But Dragon NaturallySpeaking has Other Features

What this little experiment didn’t address, however, are the other Dragon features. Dragon (Amazon affiliate link) is a robust software and does much more than just transcribe dictation. With the software properly trained, you could pretty much operate a computer hands-free. Google Docs won’t do that, but it wasn’t created to do that.

As I mentioned earlier, this is a small, rather unscientific test. I did this because I dictate many of my articles and wanted to use the program that required the least amount of editing. As it stands now, I’ll probably use both. Google Docs is so portable that I can use it anywhere. However, when I’m home and have access to NaturallySpeaking, I’ll continue to use it. After all, I’ve already shelled out the cash to own it. Might as well get my money’s worth.

Felicia (aka Low Tech Grandma) is a wife, mother, grandmother, freelance writer and low-tech blogger.

Last Modified: 20 June 2023


  • Angus Forbes March 3, 2019 9:25pm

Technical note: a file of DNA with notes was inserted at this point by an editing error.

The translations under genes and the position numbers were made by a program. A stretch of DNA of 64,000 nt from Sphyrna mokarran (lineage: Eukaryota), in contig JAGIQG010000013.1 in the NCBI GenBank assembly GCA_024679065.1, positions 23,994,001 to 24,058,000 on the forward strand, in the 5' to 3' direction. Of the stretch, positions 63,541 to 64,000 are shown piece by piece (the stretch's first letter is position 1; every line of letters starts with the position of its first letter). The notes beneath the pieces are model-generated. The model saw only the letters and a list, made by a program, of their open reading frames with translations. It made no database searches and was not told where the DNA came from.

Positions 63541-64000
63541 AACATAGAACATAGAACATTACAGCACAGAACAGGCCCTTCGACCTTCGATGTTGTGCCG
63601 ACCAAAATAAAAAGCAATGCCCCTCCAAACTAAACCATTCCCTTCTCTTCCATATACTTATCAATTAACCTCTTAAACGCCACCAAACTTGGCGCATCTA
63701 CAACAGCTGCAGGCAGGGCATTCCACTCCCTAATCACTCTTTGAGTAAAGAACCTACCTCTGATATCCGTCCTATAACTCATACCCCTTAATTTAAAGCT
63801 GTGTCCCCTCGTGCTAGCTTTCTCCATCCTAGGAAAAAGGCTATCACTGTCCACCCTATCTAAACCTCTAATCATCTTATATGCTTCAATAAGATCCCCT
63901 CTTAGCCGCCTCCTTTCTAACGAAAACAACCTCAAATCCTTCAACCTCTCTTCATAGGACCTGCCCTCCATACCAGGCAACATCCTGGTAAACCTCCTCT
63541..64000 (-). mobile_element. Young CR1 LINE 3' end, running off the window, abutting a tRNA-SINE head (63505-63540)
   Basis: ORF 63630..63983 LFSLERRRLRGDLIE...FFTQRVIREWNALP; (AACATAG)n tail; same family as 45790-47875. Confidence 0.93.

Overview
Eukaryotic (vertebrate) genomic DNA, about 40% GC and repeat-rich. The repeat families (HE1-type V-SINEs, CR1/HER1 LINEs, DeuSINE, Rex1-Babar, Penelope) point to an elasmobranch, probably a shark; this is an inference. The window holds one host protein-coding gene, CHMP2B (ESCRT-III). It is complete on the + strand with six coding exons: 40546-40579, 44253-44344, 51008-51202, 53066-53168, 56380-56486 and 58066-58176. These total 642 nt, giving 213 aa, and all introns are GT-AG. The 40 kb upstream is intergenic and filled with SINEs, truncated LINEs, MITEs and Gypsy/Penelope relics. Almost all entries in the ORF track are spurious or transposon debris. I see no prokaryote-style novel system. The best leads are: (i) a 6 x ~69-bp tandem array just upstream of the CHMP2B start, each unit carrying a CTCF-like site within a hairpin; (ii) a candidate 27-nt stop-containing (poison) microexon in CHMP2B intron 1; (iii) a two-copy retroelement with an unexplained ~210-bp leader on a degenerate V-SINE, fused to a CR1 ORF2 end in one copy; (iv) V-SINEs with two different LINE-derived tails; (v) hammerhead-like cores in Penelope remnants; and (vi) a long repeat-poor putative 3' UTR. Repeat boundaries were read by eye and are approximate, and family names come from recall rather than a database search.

I have the exact opposite results. I find Dragon Speaking so much simpler and more accurate than Google. ” Google makes a total hash of what I try to shave”

    Example in Quotes: Am typing what I said which was: Google makes makes a total hash of what I say.

    Sometimes it works OK but not as consistently good as Dragon Speaking.

    Also Google takes it upon itself to change words after they are spoken and sometimes really bizarre things come out. Also when I proofread them before sending and then when I press the send button something completely different comes out. It is almost like the program has been written by somebody who English is not their native tongue.

    However, I realized it may be me in the US as I am from the UK

    • Felicia March 4, 2019, 11:40 am